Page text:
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Adhesives Part 1: Adhesives & Taping Techniques for NG tubes

This series has been a long time in the making. Back when Raya got her NG tube, I had no idea there were so many different adhesives on the market. At the hospital, they had used some kind of fabric tape in a box that had to be cut with scissors and that was the ONLY thing we accidentally left at the hospital. Raya caught her little pinky finger on the tube a couple days after we got home and the only medical tape I had ended up bringing home was Durapore. This tape is VERY sticky, very strong, and definitely not the best option for the tender little cheek of a 2 month old baby. A couple days later, we went to the GI doctor and the nurse saw the tape and told me that Duoderm would be much gentler on her skin and she gave me a couple of 6x6 sheets to try out.
That was the beginning of our trial-and-error process of figuring out which types of adhesives were better for all of the different things we used them for. This will of course NOT be an exhaustive review of every adhesive out the…

Sensory Processing Disorder: How to Make a Weighted Blanket

Lately I've been toying with the idea of making Raya a weighted blanket. She loves heavy things and has a lot of sensory seeking behaviors in regards to proprioception. Translation: she craves sensory input that helps her to gain awareness of where her body is in space, and it takes stronger than average input for her to get the feedback that her body is craving. (or at least that's how I understand it :) She seeks out "heavy work" activities, like carrying heavy things, pushing heavy things around on the floor (chairs, full laundry baskets, etc), and anything that gives heavy resistance to her muscles and joints. Lucky for us, carrying her backpack is a good heavy work activity because the poor kid gets to do that for a few hours a day. :)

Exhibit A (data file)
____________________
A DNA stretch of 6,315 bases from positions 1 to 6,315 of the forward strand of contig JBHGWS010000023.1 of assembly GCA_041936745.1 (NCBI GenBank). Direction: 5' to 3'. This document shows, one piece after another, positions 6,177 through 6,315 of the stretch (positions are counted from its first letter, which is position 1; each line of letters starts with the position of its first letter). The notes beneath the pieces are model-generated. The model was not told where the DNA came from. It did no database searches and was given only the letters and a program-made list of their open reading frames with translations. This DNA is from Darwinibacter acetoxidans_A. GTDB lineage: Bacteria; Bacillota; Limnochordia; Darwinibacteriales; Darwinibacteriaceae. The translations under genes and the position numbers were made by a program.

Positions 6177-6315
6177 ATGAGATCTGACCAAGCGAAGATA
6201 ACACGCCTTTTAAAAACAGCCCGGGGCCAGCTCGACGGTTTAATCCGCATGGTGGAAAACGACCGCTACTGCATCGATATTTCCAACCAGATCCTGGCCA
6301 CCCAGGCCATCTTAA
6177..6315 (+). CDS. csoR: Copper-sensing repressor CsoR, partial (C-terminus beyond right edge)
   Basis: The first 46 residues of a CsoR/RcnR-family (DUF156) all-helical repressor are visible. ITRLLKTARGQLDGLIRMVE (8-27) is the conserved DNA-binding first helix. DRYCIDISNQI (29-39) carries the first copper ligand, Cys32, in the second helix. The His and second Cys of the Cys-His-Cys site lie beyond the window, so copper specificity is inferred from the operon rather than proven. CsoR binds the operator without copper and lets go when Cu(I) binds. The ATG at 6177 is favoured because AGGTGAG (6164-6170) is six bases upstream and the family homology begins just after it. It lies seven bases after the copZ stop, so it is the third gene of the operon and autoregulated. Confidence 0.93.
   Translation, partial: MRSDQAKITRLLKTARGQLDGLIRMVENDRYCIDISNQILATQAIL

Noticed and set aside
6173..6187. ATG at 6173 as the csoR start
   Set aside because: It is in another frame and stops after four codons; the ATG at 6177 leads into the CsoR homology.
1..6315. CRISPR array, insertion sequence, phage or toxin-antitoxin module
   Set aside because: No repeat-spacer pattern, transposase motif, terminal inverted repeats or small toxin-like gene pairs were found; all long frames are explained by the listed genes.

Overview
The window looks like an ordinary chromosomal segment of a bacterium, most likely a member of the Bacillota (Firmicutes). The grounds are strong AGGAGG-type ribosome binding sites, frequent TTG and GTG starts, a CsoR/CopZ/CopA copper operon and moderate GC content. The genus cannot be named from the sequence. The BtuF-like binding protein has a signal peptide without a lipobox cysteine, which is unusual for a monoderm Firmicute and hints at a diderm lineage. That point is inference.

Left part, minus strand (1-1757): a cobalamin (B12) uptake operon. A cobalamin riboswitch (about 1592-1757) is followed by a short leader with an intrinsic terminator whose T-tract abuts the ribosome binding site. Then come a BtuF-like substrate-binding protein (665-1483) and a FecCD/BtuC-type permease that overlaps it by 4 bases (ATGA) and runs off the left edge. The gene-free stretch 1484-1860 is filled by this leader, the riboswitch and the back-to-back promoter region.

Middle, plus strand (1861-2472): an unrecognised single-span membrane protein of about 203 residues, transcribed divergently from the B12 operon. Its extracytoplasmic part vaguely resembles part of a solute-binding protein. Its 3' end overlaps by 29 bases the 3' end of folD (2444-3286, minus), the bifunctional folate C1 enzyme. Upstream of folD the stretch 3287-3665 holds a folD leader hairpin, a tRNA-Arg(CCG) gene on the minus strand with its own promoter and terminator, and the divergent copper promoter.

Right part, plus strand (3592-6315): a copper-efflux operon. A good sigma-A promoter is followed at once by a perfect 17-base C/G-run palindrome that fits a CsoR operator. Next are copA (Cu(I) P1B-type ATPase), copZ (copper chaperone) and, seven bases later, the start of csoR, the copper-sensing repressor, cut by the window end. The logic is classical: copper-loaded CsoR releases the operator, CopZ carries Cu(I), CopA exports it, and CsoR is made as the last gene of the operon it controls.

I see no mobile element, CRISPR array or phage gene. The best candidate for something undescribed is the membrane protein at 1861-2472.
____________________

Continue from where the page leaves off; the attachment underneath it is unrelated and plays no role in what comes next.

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Feeding Tube Terminology: G tube words

One of the many things I didn't have a clue about before Raya got her G tube was the fact that there are LOTS of different kinds of G tubes, all with similar but different features & functions. Some of the terminology that was tossed around in the beginning was very confusing. When I met with the surgeon to pick out a button for when Raya's initial tube was ready to be changed, they pulled a bunch of tubes out of a cupboard, put them down on the table in front of me and said, "What kind do you want?" I had NO idea what to pick, all I knew was that anything would be better than what we had at that point.

Here are a few things I wish someone could have explained to me before Raya got a G tube:

1. What the heck does PEG mean?
PEG stands for percutaneous endoscopic gastrostomy. In other words, a gastrostomy tube is placed through the abdominal wall using an endoscope to visually guide the surgeon to the best location to place the tube. The term PEG is used to refer to …